Seeing Sound

Tingle Synesthesia.jpg

Some people can actually “see” sound – the phenomenon is called chromesthesia, a type of synesthesia, or blending of the sensory pathways in the brain. For people with chromesthesia, the sounds they hear automatically evoke the experience of color. For them, music is better listened to with the lights out, so that the ribbons of color can dance before their eyes.

Rhys was fascinated with the concept of chromesthesia. For his school project that produced Tingle, he started with the question, “what would sound look like?” One of the mental images that came to mind as an answer to this question was a strand of DNA (the DNA of sound), which reminded him of a pin toy he used to own as a kid. 

A Difficult Journey

Rhys now had his main concept, but how could he turn a pin toy into a manufacturable instrument? His final presentation for the school project consisted of a table with around 5,000 pins, which he had to put into place individually. “I was very happy with it, but I knew it wasn’t about to be a musical instrument,” Rhys shares. It was bulky, loud, and “virtually unplayable”.

Tingle Pins.jpg


The next steps involved a lot of creativity. “I built the first sensor by hand, because no one knew how to make it,” he explains. “It took me two weeks just to make the pins, which I had to solder. I had to buy 32 pens, break them open to get the springs out to use in Tingle, and it sort of worked. For me, that was down-right awesome.”

Great things often have small beginnings. Have you ever heard of Wilbur and Orville Wright?

Sometimes referred to as the “fathers of aviation”, these two American brothers invented, built, and flew the world’s first successful airplane.

In just a few years and without any kind of funding, they accomplished what other paid researchers had not been able to do. Just like Rhys, they also put together their first prototypes using anything they could get their hands on, including bicycle repair equipment. And like Rhys they also were astounded to find that others were trying to develop based on existing technology and principles. For example, the rudder – a marine system of turning, that didn’t work in the air.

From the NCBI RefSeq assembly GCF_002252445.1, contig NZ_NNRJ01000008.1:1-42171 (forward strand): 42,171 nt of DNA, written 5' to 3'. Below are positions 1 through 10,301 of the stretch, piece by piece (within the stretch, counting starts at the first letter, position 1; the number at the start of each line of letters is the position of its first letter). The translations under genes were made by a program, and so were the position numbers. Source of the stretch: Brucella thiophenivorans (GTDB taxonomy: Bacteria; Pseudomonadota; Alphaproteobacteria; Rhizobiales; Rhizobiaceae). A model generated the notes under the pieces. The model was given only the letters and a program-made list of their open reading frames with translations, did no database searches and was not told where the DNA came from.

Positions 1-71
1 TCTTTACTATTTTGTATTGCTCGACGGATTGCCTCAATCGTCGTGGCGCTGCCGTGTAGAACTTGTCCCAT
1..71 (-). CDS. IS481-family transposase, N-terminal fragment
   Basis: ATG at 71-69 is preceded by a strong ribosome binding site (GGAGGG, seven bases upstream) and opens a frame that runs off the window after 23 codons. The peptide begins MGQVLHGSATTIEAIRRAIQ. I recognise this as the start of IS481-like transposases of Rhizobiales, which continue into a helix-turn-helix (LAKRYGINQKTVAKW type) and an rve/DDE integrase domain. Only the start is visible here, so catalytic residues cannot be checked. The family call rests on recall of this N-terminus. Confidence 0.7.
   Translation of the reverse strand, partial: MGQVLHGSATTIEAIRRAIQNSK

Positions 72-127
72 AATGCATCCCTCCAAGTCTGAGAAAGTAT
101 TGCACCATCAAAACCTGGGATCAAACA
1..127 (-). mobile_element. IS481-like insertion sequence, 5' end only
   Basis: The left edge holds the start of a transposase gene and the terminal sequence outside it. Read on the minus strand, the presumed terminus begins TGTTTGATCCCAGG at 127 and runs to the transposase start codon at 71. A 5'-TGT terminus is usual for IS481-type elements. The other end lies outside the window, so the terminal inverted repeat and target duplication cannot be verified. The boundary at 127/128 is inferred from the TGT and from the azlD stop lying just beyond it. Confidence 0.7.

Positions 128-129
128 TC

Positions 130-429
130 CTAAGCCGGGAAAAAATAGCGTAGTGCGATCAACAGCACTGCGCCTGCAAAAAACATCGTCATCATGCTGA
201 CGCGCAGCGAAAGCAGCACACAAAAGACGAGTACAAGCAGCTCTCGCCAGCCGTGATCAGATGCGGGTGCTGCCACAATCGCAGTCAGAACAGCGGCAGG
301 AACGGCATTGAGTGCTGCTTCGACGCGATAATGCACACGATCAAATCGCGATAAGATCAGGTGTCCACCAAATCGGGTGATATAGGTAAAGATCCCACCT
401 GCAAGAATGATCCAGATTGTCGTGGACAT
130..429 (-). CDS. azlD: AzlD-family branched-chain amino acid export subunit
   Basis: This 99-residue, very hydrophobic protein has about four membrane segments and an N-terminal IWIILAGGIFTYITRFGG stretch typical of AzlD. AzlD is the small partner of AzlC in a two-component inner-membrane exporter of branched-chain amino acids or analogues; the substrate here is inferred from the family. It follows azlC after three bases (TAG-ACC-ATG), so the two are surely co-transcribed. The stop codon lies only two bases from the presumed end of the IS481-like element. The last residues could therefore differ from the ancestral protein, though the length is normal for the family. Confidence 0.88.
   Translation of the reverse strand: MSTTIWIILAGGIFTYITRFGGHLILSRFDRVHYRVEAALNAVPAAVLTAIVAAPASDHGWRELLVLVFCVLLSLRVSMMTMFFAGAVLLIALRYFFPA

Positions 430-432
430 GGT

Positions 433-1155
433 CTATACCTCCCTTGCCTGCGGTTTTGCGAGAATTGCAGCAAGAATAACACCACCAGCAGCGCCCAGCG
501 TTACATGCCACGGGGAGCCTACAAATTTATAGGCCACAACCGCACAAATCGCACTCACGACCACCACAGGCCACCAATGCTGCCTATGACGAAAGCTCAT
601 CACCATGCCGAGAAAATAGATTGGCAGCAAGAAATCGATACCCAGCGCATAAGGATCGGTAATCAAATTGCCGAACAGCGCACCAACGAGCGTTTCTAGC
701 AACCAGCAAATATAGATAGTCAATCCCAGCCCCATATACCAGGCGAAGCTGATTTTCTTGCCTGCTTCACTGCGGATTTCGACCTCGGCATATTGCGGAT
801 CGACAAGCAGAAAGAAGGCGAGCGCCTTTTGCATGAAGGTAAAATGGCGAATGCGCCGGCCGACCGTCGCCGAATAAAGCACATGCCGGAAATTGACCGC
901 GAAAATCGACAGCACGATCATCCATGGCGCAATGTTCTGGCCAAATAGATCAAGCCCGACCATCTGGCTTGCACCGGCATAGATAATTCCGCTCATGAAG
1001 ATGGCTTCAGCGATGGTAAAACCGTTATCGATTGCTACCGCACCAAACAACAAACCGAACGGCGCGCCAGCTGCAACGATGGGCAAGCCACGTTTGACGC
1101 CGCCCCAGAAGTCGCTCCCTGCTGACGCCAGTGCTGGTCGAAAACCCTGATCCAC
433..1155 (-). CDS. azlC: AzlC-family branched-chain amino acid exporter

In the process of developing Tingle, Rhys spent three years looking for a co-founder who could match his perfectionistic character.

“I had to do everything: the strategy, the branding, the website, the business plan, the financials – everything.”

Then he met Nikola Djurendic, a student executive instructor currently supporting startups at the TU/e incubator. Nikola is a steady yet inviting person who will charm you instantly, and is extraordinarily committed and hardworking. Nikola has taken on the role of CTO as well as the responsibility for the business success of Tingle.


What Else Is Out There? A New Generation of Musical Instruments

Rhys and Nikola are not the only ones who understand the need for an entirely new approach to creating music, in order to capture the value of digitally produced sound and still engage with the emerging generation. The entire music industry is undergoing a steady transformation.

A wireless smart guitar, Sensus, won the prize at the Midemlab startup contest in Cannes this June. A device called XOXX Composer claims to be giving the traditional music box a makeover for the digital age by transforming a cylinder “into an instrument any aspiring DJ can use to mix new tracks.”  The OWOW, an array of instruments created by a graduate student from the Design Academy in Eindhoven, creates sound by intuitively following your moves.


New Generation of Musical Instruments.png


Nupky’s vision echoes the thoughts that producer Josh Davis, better known as DJ Shadow, recently shared in an interview for the Rolling Stone Magazine: “The minute you shut your mind off to what’s being done right now, I think you really limit your ability to make something genuinely new.”